RAW VISION: record flood levels in Grafton (Video Thumbnail) 

RAW VISION: record flood levels in Grafton

Authorities expect flood levels in Grafton to reach record heights after the Bureau of Meteorology issued major flood warnings for Clarence Valley.

NSW Premier Barry O’Farrell says the worst is over for Grafton residents after the Clarence River peaked and started receding.

 

The river peaked on Tuesday just below the height of the levee wall in a record flood that caused the evacuation of 2100 people.

 

Flood warning ... sightseers gather at the Prince Street wharf in Grafton where official readings are taken.

Flood warning ... sightseers gather at the Prince Street wharf in Grafton where official readings are taken. Photo: Simon Hughes


Mr O'Farrell flew into the northern NSW city to assess the damage caused by ex-tropical cyclone Oswald, which has saturated large parts of the state and Queensland in the past few days.

The Premier said that while there was still concern for communities downstream, "it does appear as though the worst of it is over".

 

"I’m delighted that whilst at 11 o'clock the river peaked at 8.08 metres, it's now at 7.95 metres, it is going down," Mr O’Farrell said.

 

The State Emergency Service said at 1pm that many of the levees protecting the city appeared to be holding, but there were reports of some water breaching the barrier near Fry Street in Grafton. The extent of any damage was not known.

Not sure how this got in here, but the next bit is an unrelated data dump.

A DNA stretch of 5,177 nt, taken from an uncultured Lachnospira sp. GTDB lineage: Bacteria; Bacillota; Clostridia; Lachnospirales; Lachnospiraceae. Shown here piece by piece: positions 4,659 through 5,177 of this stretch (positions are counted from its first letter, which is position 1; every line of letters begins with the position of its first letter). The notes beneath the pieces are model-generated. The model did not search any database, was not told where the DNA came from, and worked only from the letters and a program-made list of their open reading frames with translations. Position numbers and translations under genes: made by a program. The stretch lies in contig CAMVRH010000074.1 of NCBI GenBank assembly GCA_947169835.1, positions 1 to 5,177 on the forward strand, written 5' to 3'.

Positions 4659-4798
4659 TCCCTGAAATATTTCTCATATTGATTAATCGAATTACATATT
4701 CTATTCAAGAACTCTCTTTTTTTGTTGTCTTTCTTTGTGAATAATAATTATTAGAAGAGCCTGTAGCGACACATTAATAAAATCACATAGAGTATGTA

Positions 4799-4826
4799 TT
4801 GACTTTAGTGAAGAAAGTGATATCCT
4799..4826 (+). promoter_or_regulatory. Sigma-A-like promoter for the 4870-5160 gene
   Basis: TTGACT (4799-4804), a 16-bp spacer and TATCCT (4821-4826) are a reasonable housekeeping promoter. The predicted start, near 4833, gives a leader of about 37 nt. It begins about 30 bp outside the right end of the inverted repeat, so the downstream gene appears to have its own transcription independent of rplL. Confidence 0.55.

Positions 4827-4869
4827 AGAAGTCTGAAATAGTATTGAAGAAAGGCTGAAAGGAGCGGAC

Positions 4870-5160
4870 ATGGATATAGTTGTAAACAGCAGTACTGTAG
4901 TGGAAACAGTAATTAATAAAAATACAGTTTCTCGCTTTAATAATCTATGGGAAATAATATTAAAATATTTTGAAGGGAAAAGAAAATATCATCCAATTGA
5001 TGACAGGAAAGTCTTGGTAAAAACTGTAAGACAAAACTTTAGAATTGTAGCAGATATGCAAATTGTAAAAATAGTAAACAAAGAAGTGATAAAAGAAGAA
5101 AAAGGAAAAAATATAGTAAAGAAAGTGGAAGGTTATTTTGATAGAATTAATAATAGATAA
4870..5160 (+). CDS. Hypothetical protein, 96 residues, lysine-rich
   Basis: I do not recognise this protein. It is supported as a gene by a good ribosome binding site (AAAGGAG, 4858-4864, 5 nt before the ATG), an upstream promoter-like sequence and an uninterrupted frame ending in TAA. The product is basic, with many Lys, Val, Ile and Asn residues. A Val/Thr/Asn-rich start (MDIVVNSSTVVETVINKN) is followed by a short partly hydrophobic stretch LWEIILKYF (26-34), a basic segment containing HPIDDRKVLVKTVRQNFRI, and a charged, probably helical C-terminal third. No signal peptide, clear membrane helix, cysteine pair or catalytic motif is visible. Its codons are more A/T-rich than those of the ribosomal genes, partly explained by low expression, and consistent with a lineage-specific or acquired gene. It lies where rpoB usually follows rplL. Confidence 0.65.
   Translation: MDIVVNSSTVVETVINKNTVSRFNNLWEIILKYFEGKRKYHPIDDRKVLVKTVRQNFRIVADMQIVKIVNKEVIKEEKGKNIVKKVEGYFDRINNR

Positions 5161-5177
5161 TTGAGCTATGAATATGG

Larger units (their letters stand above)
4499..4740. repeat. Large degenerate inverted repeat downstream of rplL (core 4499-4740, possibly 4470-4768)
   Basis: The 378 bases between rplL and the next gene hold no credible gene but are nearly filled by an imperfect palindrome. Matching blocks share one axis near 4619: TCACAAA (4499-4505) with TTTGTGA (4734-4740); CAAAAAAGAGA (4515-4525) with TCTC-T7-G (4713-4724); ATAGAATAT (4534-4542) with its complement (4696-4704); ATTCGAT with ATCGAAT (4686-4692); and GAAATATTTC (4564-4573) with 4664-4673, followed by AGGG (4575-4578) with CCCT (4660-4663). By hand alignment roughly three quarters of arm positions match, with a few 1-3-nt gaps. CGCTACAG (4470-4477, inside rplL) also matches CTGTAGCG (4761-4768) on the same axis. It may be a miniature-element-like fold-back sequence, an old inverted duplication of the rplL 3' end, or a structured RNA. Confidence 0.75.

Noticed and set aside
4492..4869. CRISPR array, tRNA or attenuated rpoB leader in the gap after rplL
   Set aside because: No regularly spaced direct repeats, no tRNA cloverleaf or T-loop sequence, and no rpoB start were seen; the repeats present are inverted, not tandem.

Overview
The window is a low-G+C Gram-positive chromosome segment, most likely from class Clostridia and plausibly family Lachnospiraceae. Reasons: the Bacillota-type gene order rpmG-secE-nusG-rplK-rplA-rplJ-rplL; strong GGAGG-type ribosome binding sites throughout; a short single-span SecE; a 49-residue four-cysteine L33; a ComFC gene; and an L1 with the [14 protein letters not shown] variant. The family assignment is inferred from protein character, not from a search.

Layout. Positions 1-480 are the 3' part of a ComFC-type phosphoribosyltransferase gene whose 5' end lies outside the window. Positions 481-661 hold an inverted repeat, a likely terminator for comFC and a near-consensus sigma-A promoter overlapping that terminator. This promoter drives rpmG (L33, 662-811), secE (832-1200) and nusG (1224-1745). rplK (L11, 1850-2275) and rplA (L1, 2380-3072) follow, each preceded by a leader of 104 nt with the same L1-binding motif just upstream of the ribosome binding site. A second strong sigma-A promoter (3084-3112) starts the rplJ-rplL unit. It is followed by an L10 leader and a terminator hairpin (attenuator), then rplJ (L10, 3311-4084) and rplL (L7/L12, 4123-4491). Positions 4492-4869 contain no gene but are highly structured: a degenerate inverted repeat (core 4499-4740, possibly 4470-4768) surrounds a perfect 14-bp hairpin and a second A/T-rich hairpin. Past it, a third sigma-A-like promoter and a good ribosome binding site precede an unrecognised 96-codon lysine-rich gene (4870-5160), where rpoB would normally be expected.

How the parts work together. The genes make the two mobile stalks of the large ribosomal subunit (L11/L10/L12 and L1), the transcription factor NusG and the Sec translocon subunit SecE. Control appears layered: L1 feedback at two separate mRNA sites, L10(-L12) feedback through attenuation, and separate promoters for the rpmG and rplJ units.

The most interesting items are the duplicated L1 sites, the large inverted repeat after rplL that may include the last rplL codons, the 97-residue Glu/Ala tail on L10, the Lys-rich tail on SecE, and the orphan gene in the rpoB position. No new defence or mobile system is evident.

More than 2100 residents in Dovedale and North Meadow were ordered to leave their homes at 8.30am on Tuesday ahead of predictions that the Clarence River would hit a record peak of 8.1 metres at Grafton at midday.

 

About 7000 other residents in North Grafton and South Grafton were warned to prepare to evacuate if conditions worsened. An evacuation centre has been set up at South Grafton High School.

 

But the river peaked at 8.08 metres, just shy of the expected peak.

 

The levee banks along the river are inconsistent in height and were bolstered by residents and emergency service workers, who placed sandbags along the top.

 

At 1pm, SES spokesman Andrew Richards said the river level appeared to he holding steady around the predicted peak, but it was unclear whether the peak had been reached.

 

Big waves ... Coogee Beach on Tuesday morning.

Big swell ... Coogee Beach on Tuesday morning. Photo: Peter Rae


"We've received, at this stage, reports of water behind the levee around Fry Street," he said.

 

However, the damage to properties would not be assessed until the river started to recede in Grafton.

 

He said water also had been reported behind the levee downstream at Ulmarra and Maclean. The extent of any damage there was not known.

 

A man prepares takes photographs of the heavy surf at Collaroy Beach in Sydney's northern beaches.

A man takes photographs of the heavy surf at Collaroy Beach in Sydney's northern beaches. Photo: Mick Tsikas


Mr Richards said the Clarence River was not due to peak at Ulmarra until 3pm, and at midnight in Maclean.

 

On Monday night, about 1500 residents downstream of Grafton - in Ulmarra, Cowper and Brushgrove - were ordered to leave their homes about 7pm.

 

The Bureau of Meteorology has issued a major flood warning for the Clarence Valley, and a moderate flood warning for the Orara River.

 

Sydney got lashed with rain after cyclone Oswald headed south.

Sydney got lashed with rain overnight. Photo: Mick Tsikas


Before the predicted peak hit, Caroline Ortel, SES regional controller, said Grafton was facing record flood levels.

"What we're dealing with there is a flood of record," she said.

 

"There has never been a flood of this height in recorded history of Grafton, so for everybody who is trying to work on this and make all of the predictions, there isn't historical data to go on. The river is showing signs of dropping further upstream and that is what we have to work with at the moment."

 

The usually tranquil Wategos Beach in the wake of Cyclone Oswald.